Six Nations Solidarity
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Angela Pacienza - Canadian Press
Globe & Mail
May 10, 2006
[SISIS note: The following mainstream news article is provided for reference only, as an example of how mainstream media treats indigenous resistance to genocide. Mainstream media often presents biased and distorted information, lacking pertinent facts and/or context. Inclusion of this article on our site should not be considered an endorsement by SISIS.]
Toronto — Residents embroiled in a tense and protracted aboriginal land claim protest in the southwestern Ontario town of Caledonia should be patient as government officials try to work out a settlement, Premier Dalton McGuinty said Wednesday.
Mr. McGuinty pleaded with Caledonia residents for more time to resolve a dispute by Six Nations members over a new subdivision being built on land the aboriginals say was stolen from them by the Canadian government some 200 years ago.
Peaceful resolutions can be sluggish, Mr. McGuinty said, but added he's confident that talks led by former premier David Peterson are still the best way to resolve the crisis.
“The best way out of this is through negotiation,” the Premier said. “It's slow, it is painstaking. It doesn't give us the kinds of obvious progress that we would like to be able to see every day and be able to demonstrate to the people of Ontario.”
Six Nations leaders voiced some of their concerns Wednesday at a short meeting with former federal cabinet ministers Jane Stewart and Barbara MacDougall.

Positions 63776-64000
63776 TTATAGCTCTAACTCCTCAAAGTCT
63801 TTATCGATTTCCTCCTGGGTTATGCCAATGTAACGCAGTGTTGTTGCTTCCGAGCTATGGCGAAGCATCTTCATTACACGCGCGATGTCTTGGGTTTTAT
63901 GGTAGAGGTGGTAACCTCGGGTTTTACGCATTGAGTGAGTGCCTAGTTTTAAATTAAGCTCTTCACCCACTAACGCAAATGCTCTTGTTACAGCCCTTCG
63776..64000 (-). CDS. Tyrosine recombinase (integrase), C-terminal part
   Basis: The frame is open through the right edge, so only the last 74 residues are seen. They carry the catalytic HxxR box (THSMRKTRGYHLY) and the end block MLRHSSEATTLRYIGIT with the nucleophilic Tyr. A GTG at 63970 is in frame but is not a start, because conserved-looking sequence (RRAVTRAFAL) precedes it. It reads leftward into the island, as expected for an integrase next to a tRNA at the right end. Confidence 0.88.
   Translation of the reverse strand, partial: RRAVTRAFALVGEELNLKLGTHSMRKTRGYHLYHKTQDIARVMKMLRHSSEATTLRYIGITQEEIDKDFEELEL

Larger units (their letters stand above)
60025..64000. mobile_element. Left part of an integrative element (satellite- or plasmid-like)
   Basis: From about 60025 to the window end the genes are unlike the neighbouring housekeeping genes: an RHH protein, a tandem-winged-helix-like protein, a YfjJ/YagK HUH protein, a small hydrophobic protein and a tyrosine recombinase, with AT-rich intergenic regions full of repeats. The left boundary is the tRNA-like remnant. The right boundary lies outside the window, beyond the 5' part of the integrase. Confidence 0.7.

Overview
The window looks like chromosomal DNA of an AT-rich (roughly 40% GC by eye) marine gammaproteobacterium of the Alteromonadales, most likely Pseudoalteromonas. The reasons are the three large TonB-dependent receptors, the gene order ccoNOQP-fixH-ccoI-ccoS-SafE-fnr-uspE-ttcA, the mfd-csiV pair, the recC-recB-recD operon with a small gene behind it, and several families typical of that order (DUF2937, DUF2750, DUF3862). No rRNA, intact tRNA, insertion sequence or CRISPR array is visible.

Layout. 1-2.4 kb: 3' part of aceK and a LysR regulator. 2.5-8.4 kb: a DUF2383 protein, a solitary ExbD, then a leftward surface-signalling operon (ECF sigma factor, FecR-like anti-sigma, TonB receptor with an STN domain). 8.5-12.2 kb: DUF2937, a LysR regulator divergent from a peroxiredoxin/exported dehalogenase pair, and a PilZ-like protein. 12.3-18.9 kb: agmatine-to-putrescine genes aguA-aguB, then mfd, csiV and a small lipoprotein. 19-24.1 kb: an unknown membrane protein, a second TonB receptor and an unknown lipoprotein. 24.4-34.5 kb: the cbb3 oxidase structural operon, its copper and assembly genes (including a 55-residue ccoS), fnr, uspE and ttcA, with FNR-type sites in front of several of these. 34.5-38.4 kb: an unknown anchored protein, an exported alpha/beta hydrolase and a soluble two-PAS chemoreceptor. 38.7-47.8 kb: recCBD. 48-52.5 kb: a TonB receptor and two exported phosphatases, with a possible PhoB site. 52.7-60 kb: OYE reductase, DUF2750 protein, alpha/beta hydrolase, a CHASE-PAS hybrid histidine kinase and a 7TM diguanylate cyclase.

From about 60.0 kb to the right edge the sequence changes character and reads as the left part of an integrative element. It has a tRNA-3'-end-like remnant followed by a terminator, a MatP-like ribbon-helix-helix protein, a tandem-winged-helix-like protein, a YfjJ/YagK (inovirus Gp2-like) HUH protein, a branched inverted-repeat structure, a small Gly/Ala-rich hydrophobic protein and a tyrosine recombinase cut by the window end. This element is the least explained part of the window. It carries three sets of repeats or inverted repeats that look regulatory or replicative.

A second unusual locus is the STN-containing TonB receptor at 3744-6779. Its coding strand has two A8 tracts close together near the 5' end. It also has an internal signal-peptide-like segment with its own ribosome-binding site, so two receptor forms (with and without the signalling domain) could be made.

The former ministers were brought in to help with talks after the aboriginals said they would deal only with federal officials on land issues.
Neither ex-minister was available for comment, but Ontario Aboriginal Affairs Minister David Ramsay said the various groups discussed each other's concerns.
“They started to get an understanding of what transpired in the area over the last two months,” Mr. Ramsay said.
The occupation started in late February when a group of Six Nations activists moved onto the 40 hectares of land, which backs onto the group's reserve near Hamilton. Developer Henco Industries was in the midst of building homes on the contested property.
The dispute escalated April 20 when provincial police raided the site and arrested 16 aboriginals. Police were pushed back later that same day, and the protesters set up a blockade of the main road into Caledonia.
That has made access difficult for the area's approximately 10,000 residents, who are demanding the blockade come down.
Tension has mounted as the community remains divided over the issue. Last month, an angry mob approached the protesters' front line, sparking a brief clash with police.
“It's just a matter of going through all the steps that we possibly can to bring the parties to the table,” Mr. McGuinty said.
“It's going to take more time than we would like, but we will persist.”
The disputed land is part of what was once some 400,000 hectares provided to the Six Nations by the British government in 1784 in exchange for their allegiance during the American War of Independence.
The land was then leased in the 1830s to the government to build a road, but the property was sold instead. The Six Nations have long insisted they never agreed to sell the land, and say they did not receive adequate compensation for it. The standoff at Douglas Creek Estates has already cost taxpayers $8-million, Ontario Tory justice critic Garfield Dunlop claimed Wednesday.
There are 75 to 125 officers from as far away as Ottawa, Peterborough, Huron County, Belleville and Orillia assigned to the area, Mr. Dunlop said.
“I'm very concerned about the cost of it,” Mr. Dunlop said. “The $8 million is my estimate.... All you need is a calculator and you're up to a million in housing and food alone.”
Mr. Dunlop said he based his figures on “reliable sources” he wouldn't identify.